YouTube/ Vimeo - great places to upload/ link to all your video recordings of performance greatness. You can collect together playlists of your and others’ videos of your performances to use as show reels. Yes - you don’t need to record/ upload videos yourself to use YouTube to create a good online presence. Playlists, etc. also be embedded in web pages/ blogs, etc.

SoundCloud/ MixCloud - if you have decent audio recordings of yourself performing (and bear in mind that it’s very easy, nowadays, to record your performances at home on standard equipment), these are great places to put them, and you can also link updates to your Twitter, blog, etc., and can embed in web pages.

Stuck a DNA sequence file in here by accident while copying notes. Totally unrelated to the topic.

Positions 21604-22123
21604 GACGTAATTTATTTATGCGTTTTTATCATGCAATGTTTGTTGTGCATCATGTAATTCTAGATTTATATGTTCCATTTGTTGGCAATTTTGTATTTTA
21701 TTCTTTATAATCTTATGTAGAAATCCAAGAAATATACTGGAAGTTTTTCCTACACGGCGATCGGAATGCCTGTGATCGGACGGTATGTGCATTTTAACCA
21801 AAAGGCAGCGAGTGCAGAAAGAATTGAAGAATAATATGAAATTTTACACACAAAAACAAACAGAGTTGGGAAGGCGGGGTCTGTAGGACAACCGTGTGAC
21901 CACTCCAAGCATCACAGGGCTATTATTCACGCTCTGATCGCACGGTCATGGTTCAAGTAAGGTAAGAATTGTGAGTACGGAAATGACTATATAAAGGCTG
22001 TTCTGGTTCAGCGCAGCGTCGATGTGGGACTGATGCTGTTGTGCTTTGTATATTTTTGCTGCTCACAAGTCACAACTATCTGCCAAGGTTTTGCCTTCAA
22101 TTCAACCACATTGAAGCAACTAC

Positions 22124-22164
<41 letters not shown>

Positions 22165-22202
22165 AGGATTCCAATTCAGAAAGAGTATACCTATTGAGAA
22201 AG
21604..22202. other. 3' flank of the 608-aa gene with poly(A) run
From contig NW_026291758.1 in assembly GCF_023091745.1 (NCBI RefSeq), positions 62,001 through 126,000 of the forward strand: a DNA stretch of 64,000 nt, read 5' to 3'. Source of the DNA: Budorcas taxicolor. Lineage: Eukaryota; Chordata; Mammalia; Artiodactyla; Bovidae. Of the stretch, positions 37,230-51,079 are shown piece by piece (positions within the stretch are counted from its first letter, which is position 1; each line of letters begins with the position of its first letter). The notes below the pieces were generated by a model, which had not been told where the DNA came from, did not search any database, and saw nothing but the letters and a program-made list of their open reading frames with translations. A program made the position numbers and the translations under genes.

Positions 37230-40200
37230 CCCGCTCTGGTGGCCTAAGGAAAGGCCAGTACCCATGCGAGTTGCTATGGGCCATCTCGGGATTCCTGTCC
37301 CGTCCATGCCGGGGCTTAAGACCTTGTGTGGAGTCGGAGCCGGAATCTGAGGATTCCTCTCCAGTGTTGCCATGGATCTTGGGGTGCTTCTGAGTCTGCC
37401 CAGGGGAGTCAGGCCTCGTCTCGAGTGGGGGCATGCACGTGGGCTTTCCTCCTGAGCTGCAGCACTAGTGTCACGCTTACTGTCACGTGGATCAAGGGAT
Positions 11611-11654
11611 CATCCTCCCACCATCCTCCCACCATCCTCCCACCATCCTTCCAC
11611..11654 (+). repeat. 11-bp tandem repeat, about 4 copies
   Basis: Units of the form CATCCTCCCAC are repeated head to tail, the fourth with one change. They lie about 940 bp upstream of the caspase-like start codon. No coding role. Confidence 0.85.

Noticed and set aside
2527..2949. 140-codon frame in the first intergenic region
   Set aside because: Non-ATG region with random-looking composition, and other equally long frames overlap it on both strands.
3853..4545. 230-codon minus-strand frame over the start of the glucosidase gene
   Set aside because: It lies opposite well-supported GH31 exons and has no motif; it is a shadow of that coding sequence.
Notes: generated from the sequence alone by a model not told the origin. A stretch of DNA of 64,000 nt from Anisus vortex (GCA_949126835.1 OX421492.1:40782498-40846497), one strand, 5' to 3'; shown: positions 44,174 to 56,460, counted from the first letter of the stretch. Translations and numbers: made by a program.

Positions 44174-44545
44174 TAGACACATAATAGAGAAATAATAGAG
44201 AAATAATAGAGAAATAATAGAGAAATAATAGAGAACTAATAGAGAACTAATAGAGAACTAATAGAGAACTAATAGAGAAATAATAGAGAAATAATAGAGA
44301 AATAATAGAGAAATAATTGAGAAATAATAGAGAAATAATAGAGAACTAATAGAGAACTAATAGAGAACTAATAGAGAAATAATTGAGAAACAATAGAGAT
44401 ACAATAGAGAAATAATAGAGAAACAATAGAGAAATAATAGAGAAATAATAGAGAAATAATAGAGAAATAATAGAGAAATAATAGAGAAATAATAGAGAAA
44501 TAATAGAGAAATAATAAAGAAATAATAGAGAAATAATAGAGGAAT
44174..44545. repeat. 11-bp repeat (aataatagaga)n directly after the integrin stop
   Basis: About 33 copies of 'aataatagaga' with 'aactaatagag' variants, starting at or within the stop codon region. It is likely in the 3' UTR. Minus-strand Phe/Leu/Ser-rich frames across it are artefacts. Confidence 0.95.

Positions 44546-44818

Blog - upload your photos, videos, audio and - most importantly - your words of wisdom - onto an online journal. Most of the fun and flexibility of your own website with a lot less coding hassle. Blogs such as Wordpress can even take the hard work out of putting your own website together by basically making it based on your WP blog... Other such as Blogger, Dreamwidth, or even LiveJournal for the old-school among you, can give you the opportunity to direct people somewhere they can see what you’ve been up to, and read and judge (and even comment on) your work.

Profiles on Other Sites - however much you do of the above social media and online presence, it’s really useful to get yourself a profile on specialist places like WriteOutLoud, etc., and less specialist places like making yourself a Facebook “page”, a LinkedIn profile (for the more professional-network-minded of you), and a SkillsPage profile (the latter is useful when looking for poetic opportunities).